Aditya Birla Sun Life Mutual Fund

Managing Risks with Mutual Funds

Managing Risks with Mutual Funds

Feb 01, 2019
11 mins | Views 16268

Anupam: Hi listeners, we at Aditya Birla Sun life mutual fund have come up with a special podcast series called MF 101 in collaboration with Bloomberg Quint. MF 101 is an informative series that will help you understand the recipe behind mutual fund investments and what’s more? It’s coming from the chefs of the mutual fund buffet table. From the very own fund managers and analysts who are the manufacturers of the funds that help you realise your investment goals.

Hi I’m Anupam Gupta, B 50 on twitter and in this episode we are going to discover the recipe behind risk management and mutual funds from our guest chef Mr. Milind Bafna, who is the fund manager at Aditya Birla Sun Life mutual fund.

Milind, welcome to the show!

Milind: Thank you! Morning friends!

Anupam: First of all, tell us about your background, what got you investing or what got you working in the stock markets?

Milind: I am basically a chemical engineer, I started my career in my field and so worked over a decade being a chemical engineer then moved from plant to operations and R&D business and strategy, I joined Motilal Oswal as a research analyst and then with Birla since last six-seven years so this was more of a professional journey from being an engineer towards probably a stock market investment manager.

Anupam: Fantastic! A lot of our listeners and even me, because I have invested in a lot in mutual funds and we see these ups and downs ok? Even If I have an SIP and suddenly I find that the value of my instalments is just at cost ok? 2017 was really good, 2018 was really bad, umm you said that you know, that investors usually get this entire cycle wrong, they tend to invest at the top and sell at the bottom, can you talk to us about this behaviour, you know what have you seen and what does that tell you?

Milind: See, what exactly happens and probably it was true for me also, when I was investing probably just out of the college and trying to invest and getting stock markets, so what we tend to do, as investors we tend to invest when there is complete clarity in the stock markets so when the macros are good and global scenario is good, money is flowing in the country, domestically you have got a strong government, you tend to feel “wow! Everything is really worth investing and I might get 20, 30 or 40% over the next few years and irrespective of valuations, you just enter the stock markets, so essentially the same thing happened last year in November-December when global cycle was really going good, your inflation was benign, your crud was benign, so crude oil is helping your country. In such scenario what happens, investors feel “yaar now everything is going good” but they tend to forget that price is already building that good so anything negative coming in the valuations or earnings, that is probably not looked by investors and this is where they go wrong. So whether it is in the top of the cycle or whether it is in the bottom of the cycle so now when you see that everything negative is happening, trade war is coming through crude oil price is going up, you are also seeing that the rupee is going to depreciate, people will talk of petrol will go to century or rupee will go to century and today you will find people talking of only, be in NIFTY or be it your own business! (Continued below)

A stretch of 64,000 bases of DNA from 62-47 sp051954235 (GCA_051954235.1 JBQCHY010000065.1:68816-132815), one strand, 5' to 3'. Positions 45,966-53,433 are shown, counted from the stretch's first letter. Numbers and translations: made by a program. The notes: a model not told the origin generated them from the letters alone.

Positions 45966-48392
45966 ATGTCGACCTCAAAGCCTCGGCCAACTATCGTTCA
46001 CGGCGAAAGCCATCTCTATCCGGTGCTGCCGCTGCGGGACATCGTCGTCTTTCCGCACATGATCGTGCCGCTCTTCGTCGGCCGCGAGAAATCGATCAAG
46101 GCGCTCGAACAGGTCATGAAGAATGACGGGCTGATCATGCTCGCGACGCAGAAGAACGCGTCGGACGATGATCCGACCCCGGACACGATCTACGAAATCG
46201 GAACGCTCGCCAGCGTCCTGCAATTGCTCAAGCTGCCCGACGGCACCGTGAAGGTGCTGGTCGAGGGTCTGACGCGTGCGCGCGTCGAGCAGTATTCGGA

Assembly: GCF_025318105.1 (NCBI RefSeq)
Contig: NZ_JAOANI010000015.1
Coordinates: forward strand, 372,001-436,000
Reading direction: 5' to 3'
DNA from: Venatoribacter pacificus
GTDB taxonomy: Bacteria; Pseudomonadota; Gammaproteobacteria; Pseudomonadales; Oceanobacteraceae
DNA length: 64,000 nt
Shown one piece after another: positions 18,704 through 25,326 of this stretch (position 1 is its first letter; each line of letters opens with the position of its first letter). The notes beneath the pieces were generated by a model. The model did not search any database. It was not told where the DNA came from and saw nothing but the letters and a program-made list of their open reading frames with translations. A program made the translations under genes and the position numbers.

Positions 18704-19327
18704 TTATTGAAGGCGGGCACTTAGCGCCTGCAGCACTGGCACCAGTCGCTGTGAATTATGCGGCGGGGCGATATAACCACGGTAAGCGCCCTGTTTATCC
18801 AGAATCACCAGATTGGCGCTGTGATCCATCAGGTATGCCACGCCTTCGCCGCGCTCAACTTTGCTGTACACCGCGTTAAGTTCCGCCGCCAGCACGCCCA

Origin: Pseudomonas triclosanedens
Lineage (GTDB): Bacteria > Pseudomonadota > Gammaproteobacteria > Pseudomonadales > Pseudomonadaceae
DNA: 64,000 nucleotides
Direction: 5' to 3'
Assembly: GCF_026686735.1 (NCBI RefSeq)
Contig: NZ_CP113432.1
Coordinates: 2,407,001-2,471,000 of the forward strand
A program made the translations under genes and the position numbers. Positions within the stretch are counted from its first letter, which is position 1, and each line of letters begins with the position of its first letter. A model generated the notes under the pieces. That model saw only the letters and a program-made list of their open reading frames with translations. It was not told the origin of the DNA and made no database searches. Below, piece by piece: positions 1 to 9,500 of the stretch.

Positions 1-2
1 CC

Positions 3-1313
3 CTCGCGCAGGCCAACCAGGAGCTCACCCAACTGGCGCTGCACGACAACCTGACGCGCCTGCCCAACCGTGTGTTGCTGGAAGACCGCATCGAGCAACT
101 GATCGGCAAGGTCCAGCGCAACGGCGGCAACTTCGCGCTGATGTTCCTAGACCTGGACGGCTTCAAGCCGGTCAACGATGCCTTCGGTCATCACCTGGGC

Anupam: Haha*

Milind: Something like stock market is not good for you! There they make mistakes and so whether investors or traders, you tend to overrule what market is showing you and you tend to believe what you are thinking.

Anupam: So that’s psychology right? I remember December 2017, look at the whole of 2017, you could just not go wrong if you kept buying , each and every month the stock market is just going up and up and I’m getting SMS’s buy this stock, buy that stock, trippler, doubler “iska bhav aisa ho jayega”. One year later everything’s you know….i still see the same amount of people in the mall but I’m not getting any SMS’s so what you are saying is absolutely right in terms of psychology. Psychology and investing ok? They are co-related right? That’s the first thing takeaway that we have out here. When the going is good, you should be cautious and when the going is actually not good, you might want to reconsider, is that right?

Milind: yes, absolutely correct, so that’s actually the way by which one can try to control his emotions and invest gradually, invest systematically so the first thing what one should always do is, if he is not an expert in say any of the fields whether it’s the stock market or his own business, he should first consult the person who has an expertise in that particular field , that is the reason, when we talk of the mutual funds and the institutions, what they exactly do is, they turn down the volatility of your investments and give you a gradual upside over your investment cycle.

Anupam: So 2018, I think that NIFTY at one point of time fell about 15%, of course now recently, it’s had a recovery, I think the mid cap and the small cap industries, at an industrial level are still about 20-30% down, somewhere around that. With all this correction already happening behind me, what should be my approach now to equities? What do you think?

Milind: This is the time when people should again go back on the desk and try to identify, “is there growth in this country?” if the answer is yes, then forget about valuations, forget about political risk, so valuations will follow the earnings and earnings are going to come back from whatever things you consume. In all those, I would say sectors or mutual funds or asset classes, where you would see a decent upside in the next one year or two years.

Anupam: ok, so in specific advice ok? Yeah. Should I stop my SIP?

Milind: That is the worst probably that any of the investors do. So I just want to compare, today and ten years back in 2008 or so, when there was a global meltdown and people actually went out and stopped their SIPs, thinking that the world is going to end. So, SIP is something which is called as systematic investment plan and what people do is that they withdraw it lumpsum, so I would say that you should not withdraw it.